Python type() Function

Python type() function has two variants. The more common variant with a single argument is used to determine the data type of a variable or object in Python. It returns the class of the object that is passed as an argument. This page explains this variant and its use cases.

There is another variant with three arguments, used to create a new type object (effectively dynamically create a class). It is explained on another page.


For example, if you pass an integer like 123 as argument to the type() function, it returns the class (type) int.

If you pass a string like 'PyTut', it returns the class str.

>>> type(123)
<class 'int'>
>>> type(123.456)
<class 'float'>
>>> type(True)
<class 'bool'>
>>> type('PyTut')
<class 'str'>
>>> type([1, 2, 3])
<class 'list'>
>>> type({'a' : 1, 'b' : 4, 'c' : 18})
<class 'dict'>

It works not only for built-in data types, but for any classes from any module.

>>> import datetime as dt
>>> type(, 12, 31))
<class ''>

It also works with other functions as arguments (their data type is function).

>>> type(open)
<class 'builtin_function_or_method'>
>>> type(len)
<class 'builtin_function_or_method'>

You can also pass classes themselves to the type() function. It returns the type meta class. Classes are also objects in Python.

>>> type(str)
<class 'type'>
>>> type(type)
<class 'type'>

So there is a subtle difference:

  • The type of 123 is int.
  • The type of int is type.
  • The type of type is... type.
>>> type(123)
<class 'int'>
>>> type(type(123))
<class 'type'>
>>> type(type(type(123)))
<class 'type'>

Typical use cases

Checking the data type of an object or variable is useful in many situations, including conditional statements, input validation, error handling, or debugging.

Conditional statements

Python is a dynamically typed language, which means the same variable can have different data types at different times (this is known as polymorphism). A script or function can then do different things based on the data type. To implement this, you can use the type() function in a conditional statement.

if type(x) is str:
    ...  # do something with a string
elif type(x) is int:
    ...  # do something with an int

Note: Using the identity operator is is better than the equality operator == when checking data type.

Input validation and error handling

Many functions and classes only work for certain input data type. If that is the case, it is good practice to validate the inputs and raise errors (often the TypeError) if an unsupported data type is passed as argument.

For example, the following function add_dot_com() only works if the domain input is a string.

def add_dot_com(domain):
    Add '.com' to the end of domain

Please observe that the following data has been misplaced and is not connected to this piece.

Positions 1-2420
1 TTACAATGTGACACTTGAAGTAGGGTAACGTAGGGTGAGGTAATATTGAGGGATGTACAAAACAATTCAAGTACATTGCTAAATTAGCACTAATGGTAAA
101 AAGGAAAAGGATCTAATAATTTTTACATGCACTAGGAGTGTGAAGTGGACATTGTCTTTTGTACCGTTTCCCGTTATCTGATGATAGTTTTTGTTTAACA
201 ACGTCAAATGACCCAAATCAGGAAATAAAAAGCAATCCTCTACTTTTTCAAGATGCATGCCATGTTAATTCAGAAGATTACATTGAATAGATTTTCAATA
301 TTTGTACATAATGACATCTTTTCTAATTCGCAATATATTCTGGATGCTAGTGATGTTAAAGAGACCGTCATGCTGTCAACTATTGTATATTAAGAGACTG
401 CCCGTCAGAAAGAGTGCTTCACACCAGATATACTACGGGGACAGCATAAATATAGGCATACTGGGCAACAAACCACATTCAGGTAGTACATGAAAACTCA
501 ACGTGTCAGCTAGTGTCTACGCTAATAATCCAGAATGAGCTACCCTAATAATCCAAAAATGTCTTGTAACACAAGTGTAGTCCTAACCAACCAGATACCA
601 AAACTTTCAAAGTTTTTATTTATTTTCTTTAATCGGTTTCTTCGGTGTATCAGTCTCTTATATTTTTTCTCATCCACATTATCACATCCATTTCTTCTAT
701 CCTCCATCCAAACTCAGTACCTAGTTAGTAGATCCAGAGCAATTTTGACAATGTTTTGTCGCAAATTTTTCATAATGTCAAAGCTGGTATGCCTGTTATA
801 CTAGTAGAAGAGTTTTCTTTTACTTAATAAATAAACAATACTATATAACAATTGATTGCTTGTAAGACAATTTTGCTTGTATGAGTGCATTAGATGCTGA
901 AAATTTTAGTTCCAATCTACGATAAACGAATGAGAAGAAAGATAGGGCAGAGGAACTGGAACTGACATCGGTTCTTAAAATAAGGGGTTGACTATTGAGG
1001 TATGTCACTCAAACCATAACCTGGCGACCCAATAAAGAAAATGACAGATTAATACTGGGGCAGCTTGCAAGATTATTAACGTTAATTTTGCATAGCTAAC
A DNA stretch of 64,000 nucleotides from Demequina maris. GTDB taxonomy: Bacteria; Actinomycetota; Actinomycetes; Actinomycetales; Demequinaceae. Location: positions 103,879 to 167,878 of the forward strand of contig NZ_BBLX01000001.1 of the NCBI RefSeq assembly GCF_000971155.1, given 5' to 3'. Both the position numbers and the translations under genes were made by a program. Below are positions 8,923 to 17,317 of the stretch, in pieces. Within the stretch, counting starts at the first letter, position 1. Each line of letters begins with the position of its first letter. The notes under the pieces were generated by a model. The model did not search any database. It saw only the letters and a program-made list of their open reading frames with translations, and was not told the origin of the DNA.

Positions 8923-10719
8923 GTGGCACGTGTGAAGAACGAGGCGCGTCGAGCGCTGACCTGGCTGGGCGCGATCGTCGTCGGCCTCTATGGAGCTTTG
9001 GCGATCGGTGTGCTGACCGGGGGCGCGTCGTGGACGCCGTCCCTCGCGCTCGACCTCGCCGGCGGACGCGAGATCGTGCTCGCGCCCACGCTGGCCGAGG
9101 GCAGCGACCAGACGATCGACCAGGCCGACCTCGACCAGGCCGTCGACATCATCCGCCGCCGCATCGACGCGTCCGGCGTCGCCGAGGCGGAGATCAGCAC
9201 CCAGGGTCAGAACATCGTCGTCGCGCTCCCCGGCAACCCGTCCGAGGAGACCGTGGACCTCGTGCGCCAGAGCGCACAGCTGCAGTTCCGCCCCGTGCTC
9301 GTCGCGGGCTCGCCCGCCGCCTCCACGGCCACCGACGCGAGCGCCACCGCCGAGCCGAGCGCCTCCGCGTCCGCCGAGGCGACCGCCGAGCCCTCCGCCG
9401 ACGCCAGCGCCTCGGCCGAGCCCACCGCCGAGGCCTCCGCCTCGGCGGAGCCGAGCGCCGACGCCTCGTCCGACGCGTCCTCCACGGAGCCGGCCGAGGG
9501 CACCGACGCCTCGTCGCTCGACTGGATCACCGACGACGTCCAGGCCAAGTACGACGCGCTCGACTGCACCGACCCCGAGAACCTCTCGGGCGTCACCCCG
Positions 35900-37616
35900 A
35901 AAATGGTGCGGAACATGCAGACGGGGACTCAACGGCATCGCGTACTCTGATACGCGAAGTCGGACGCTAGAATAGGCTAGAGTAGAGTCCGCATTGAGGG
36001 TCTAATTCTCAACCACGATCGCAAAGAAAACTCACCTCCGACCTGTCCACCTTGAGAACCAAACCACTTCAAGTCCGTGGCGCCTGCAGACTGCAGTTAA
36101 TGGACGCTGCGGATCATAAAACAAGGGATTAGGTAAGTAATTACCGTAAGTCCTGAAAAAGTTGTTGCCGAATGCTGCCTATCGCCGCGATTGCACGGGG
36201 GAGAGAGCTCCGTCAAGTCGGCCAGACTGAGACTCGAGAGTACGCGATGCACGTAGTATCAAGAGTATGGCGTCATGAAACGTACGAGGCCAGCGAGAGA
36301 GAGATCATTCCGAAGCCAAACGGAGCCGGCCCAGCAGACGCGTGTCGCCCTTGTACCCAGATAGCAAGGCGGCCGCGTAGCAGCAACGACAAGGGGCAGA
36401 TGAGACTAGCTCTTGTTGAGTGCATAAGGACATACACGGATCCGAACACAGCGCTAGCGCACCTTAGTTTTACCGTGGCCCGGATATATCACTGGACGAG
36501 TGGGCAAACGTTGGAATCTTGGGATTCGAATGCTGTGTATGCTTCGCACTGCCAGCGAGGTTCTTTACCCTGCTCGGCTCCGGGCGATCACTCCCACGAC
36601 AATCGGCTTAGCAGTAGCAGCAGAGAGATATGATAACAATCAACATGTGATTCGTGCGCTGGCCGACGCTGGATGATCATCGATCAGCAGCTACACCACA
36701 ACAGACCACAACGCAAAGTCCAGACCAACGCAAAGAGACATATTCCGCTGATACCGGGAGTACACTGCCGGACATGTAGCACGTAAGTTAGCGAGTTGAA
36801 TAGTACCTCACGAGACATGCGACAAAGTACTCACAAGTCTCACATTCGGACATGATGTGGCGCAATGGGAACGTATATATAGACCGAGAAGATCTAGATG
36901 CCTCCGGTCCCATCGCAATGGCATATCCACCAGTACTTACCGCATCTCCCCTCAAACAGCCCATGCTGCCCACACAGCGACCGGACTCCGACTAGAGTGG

Input: domain (str)
    Raise TypeError is domain is not str
    if type(domain) is str:
        return domain + '.com'
        msg = "Input domain must be a str, passed {} ({})"
        raise TypeError(msg.format(domain, type(domain)))

Before it does what it is supposed to do (add '.com' to the end of the input string), it checks whether the input is indeed a string, using type(domain).

If the input is of different type, it raises a TypeError with custom error message, using type(domain) to inform the user which data type has been passed.

Here are the outputs of this function:

>>> add_dot_com('pytut')
>>> add_dot_com('google')
>>> add_dot_com(123)
Traceback (most recent call last):
  File "<stdin>", line 1, in <module>
  File "<stdin>", line 11, in add_dot_com
TypeError: Input domain must be a str, passed 123 (<class 'int'>)


The type() function can be used in debugging to determine an object's data type at runtime. Thereby you can identify any type-related errors or causes of unexpected behaviour.

This can be particularly useful when working with complex data structures or when debugging code that has been written by someone else.

type() vs. isinstance()

In some cases, instead of type() we can use another built-in function, isinstance().

There are two main differences between the two:

  • type() takes the object as argument and returns its class (type object).
  • isinstance() takes two arguments: the object and the class to check (type object or tuple of type objects). It returns True if the object is of the given class (or its subclass), and False if not.

For example, these are almost equivalent:

if type(s) is str:
if isinstance(s, str):

However, the important difference is that the first condition (using type()) will be True only if s type is str, while the second condition (using isinstance()) will be True if s type is str or a subclass of str.

Official documentation

By remaining on this website or using its content, you confirm that you have read and agree with the Terms of Use Agreement.

We are not liable for any damages resulting from using this website. Any information may be inaccurate or incomplete. See full Limitation of Liability.

Content may include affiliate links, which means we may earn commission if you buy on the linked website. See full Affiliate and Referral Disclosure.

We use cookies and similar technology to improve user experience and analyze traffic. See full Cookie Policy.

See also Privacy Policy on how we collect and handle user data.

© 2024 PyTut